I saw ParaNorman in 3D the other day. He’s my short review.
The animation was incredible. I have never seen stop-motion so fluid and life-like; it was beautiful. They even got blubberous body fat to move realistically (well, realistically for a stop-motion puppet). After seeing so much pure-CGI, it’s so refreshing to see not only something with a different texture, but something that really pushes the state of the art forward. The bar for stop-motion animation has just been set quite high.
The humor was a bit raunchy for me, which is quite odd for PG movie. But references to or mentions of irritable bowels, diarrhea fascination, f-word swearing, itchy genitals, same-sex relationships, steroid use, butt-sniffing, butt-pausing, butt-grabbing, and more just seemed awkwardly out of place, as if the filmmakers were either trying too hard to be "edgy" or just had awkwardly dirty minds.
The story itself was a mix of weak and strong elements. The opening scenes, establishing the character of Norman and his abilities to see and talk to the dead, were wonderful. It was easy to become immediately sympathetic to him. Also wonderful were the film’s final scenes, when Norman faces the antagonist face to face and sets things right. I thought it was powerful and touching.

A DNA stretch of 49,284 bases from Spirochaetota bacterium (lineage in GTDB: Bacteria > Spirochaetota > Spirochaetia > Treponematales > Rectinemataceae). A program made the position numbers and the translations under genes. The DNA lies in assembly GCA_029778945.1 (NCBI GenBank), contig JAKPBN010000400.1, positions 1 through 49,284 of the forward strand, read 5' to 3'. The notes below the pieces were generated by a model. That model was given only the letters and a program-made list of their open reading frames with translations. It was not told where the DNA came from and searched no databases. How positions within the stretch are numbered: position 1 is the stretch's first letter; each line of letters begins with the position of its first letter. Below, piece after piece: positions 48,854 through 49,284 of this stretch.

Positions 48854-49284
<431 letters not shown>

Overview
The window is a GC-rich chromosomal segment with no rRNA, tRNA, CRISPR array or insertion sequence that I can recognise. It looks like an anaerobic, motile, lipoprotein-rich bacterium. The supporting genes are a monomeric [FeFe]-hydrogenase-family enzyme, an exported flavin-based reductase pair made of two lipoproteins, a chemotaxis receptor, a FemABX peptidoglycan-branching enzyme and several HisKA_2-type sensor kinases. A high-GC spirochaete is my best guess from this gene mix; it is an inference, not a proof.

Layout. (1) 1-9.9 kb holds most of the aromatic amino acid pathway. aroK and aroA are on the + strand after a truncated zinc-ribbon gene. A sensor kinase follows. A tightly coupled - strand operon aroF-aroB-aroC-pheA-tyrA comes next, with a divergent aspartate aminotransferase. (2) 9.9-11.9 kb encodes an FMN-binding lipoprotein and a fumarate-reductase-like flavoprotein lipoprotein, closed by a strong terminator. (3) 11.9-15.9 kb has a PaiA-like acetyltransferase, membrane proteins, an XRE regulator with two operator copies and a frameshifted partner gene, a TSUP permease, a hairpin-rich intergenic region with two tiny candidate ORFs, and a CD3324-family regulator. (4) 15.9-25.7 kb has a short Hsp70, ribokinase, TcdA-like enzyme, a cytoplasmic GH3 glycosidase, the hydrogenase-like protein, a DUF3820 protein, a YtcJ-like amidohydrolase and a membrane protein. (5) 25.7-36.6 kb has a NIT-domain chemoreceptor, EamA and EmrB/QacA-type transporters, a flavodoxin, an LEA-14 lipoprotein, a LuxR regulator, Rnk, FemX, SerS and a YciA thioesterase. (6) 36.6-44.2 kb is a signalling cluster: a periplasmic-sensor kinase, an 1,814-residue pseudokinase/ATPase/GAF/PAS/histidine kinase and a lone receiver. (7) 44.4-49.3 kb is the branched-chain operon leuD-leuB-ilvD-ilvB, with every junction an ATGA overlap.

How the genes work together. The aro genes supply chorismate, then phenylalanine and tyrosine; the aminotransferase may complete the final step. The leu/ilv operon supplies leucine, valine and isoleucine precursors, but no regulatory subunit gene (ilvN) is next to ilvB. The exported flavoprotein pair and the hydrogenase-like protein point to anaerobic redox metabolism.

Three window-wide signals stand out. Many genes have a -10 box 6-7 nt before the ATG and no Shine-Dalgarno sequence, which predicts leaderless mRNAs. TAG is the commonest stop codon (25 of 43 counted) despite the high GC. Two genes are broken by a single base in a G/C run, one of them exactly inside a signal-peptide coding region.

That said, the rest of the movie felt like a lot of boring filler. Nothing very important seems to happen between the opening and the climax, and just about all the characters except for Norman and his Grandmother are portrayed as extremely and annoyingly stupid.
Norman’s parents especially made no sense. The father hates that Norman claims to be able to talk to ghosts, but why it makes him so angry is unexplained, so we can’t relate to him. (And why doesn’t Norman keep his ability a secret in the first place? I don’t know.) The mother tries her best calm the tension between her husband and her son, but she has no real insight to offer. At one point, after the father erupts in anger and storms off, the mother says to Norman something like: "Sometimes when people are scared, they say things that can seem really mean." Normal replies: "He’s my dad, he shouldn’t be scared of me." The mother replies: "He’s not scared of you, he’s scared for you." Does she mean: "He’s scared that you might be just as crazy as you sound"? That’s how it comes across to me, and I don’t know how saying that could possibly help the situation. What the mother should’ve said is: "Look, Norman, if you can really talk to ghosts, you’ll just have to understand that since most people can’t, they will find the idea that someone can to be crazy. You’ll have to accept that and live with it." The father, unfortunately, just seemed unsympathetically crazy.
Finally, the voice work was great for the most part, but it felt like some characters, especially Norman, had trouble with the more energetic lines, as if they were afraid to raise their voices. It made some parts a bit annoying because the timidity of the voice didn’t match the energy of the animation.
Overall, the film was a mix. I can’t judge it overall. It had some really wonderful elements mixed with some really awful elements.